The U.S. dollar reached its highest point in almost two months against its main peers on Thursday after the Federal Reserve unexpectedly brought forward its projections for interest rate hikes into 2023.
The dollar index, which tracks the greenback against six rivals, rose as high as 91.484 in Asia for the first time since April 19.
The New Zealand dollar was the only currency that made any meaningful headway against the greenback among major currencies. It rose 0.6% after data showed New Zealand’s economy much faster than expected in the first quarter. The kiwi dropped more than 1% on Wednesday.
The greenback rose to an almost a two-month high of $1.1984 per euro on Thursday. It extended its gain of about 1% from the previous session.
The dollar strengthened its position against the yen as well. It strengthened to as high as 110.825 yen, a level not seen for more than two months.
The Australian dollar was not so lucky, as it dropped $0.75975, the lowest point since April 13, before trading 0.3% higher to recoup some of Wednesday’s 1% tumble.
Another main currency the British pound fell to the lowest level since April 13. The Canadian dollar also suffered losses, and it declined to the lowest point since May 5 at C$1.2292, before trading little changed in the Asian afternoon.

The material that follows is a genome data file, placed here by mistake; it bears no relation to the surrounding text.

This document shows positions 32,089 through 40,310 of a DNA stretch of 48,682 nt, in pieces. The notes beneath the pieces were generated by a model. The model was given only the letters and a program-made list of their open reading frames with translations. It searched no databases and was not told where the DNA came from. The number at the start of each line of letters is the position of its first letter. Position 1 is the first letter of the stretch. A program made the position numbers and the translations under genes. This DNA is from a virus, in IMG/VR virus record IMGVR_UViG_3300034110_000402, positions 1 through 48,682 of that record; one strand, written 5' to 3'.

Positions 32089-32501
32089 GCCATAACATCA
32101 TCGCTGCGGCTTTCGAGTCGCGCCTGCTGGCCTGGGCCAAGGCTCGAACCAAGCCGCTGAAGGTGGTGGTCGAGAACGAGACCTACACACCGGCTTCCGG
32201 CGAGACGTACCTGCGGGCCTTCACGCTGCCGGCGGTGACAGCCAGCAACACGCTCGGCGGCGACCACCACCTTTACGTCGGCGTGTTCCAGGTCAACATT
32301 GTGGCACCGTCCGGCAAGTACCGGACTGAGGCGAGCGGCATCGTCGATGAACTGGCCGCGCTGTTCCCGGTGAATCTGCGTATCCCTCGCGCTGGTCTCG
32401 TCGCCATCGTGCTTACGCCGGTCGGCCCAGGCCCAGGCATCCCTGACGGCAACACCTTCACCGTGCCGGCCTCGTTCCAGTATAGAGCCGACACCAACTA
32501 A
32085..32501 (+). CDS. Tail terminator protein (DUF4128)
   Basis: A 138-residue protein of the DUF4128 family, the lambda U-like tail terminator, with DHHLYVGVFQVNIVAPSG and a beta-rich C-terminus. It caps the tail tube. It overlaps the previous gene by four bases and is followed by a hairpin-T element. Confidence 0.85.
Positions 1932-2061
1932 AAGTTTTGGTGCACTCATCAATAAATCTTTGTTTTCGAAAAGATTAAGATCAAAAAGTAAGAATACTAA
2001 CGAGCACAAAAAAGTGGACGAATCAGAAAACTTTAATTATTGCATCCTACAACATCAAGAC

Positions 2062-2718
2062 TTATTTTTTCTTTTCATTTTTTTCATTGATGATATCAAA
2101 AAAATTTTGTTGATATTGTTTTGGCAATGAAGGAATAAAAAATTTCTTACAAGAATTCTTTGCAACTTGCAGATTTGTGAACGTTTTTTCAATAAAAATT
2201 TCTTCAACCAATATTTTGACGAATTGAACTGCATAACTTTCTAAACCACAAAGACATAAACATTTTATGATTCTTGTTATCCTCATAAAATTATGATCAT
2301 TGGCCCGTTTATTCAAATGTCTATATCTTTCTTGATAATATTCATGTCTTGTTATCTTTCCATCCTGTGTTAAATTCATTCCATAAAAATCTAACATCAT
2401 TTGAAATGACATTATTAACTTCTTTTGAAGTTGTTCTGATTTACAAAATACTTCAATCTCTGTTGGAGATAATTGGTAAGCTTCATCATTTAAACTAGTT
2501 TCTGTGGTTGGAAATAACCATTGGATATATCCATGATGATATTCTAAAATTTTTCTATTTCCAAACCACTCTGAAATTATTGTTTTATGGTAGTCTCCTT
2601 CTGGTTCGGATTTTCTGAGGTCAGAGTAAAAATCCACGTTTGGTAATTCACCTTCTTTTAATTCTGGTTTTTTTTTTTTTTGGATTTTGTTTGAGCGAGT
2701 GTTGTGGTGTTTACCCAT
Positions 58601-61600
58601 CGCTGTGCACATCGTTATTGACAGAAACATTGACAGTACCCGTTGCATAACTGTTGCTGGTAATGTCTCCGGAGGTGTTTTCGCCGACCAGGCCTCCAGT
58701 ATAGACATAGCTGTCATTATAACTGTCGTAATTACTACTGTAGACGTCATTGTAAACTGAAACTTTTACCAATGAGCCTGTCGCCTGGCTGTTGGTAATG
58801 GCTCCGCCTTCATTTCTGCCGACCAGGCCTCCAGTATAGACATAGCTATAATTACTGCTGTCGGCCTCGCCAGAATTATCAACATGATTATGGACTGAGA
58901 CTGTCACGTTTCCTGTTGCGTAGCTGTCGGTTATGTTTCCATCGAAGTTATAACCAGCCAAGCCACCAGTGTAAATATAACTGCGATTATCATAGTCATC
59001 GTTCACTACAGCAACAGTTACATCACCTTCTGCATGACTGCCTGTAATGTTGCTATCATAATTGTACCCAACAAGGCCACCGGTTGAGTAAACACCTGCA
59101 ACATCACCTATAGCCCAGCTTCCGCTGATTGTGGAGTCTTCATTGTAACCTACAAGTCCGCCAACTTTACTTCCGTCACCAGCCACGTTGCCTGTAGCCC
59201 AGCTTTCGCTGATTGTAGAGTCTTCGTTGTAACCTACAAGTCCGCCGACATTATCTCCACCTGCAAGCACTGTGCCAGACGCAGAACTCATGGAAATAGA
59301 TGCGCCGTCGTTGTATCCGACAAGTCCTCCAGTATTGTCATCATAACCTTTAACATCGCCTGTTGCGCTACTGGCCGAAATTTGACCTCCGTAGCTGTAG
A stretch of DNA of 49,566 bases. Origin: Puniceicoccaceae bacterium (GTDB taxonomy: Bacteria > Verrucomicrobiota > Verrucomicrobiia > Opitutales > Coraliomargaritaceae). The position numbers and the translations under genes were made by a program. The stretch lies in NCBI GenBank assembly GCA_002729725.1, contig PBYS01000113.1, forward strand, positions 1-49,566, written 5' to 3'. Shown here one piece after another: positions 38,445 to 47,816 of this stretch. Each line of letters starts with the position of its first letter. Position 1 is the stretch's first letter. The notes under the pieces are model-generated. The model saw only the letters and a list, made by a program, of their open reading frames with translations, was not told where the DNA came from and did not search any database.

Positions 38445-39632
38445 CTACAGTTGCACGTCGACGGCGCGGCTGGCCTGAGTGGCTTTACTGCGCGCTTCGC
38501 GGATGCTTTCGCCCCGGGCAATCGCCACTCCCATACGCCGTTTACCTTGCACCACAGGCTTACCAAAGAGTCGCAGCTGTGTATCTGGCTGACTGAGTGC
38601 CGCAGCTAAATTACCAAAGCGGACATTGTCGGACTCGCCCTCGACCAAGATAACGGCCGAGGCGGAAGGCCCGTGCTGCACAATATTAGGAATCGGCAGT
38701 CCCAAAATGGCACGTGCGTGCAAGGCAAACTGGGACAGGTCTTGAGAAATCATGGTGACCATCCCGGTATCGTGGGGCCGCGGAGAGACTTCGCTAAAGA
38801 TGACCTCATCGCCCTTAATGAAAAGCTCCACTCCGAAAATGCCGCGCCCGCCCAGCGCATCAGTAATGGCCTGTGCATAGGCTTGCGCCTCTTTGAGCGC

Cryptocurrencies were also hurt by the greenback’s strength, with bitcoin hovering around $39,000. On Wednesday, its price fell 4.5%.
Dollar and Fed’s monetary policy
Investors continue to digest the Federal Reserve’s hawkish tone in its latest policy decision. The central bank considerably raised its expectations for inflation in 2021. The Fed also brought forward the time frame on when it will next raise interest rates. But the central bank gave no indication as to when it will begin cutting back on its aggressive bond-buying program.
As expected, the policymaking Federal Open Market Committee (FOMC) left its benchmark short-term borrowing rate anchored near zero. Nonetheless, officials indicated that rate hikes could come as soon as 2023.
The Federal Reserve raised its headline inflation expectations to 3.4%, a full percentage point higher than the March projection. But the post-meeting statement continued to say that inflation pressures are temporary. Even with the raised forecast for this year, FOMC still sees inflation trending to its 2% goal over the long run. The raised expectations come amid the most serious rise in consumer prices in about 13 years.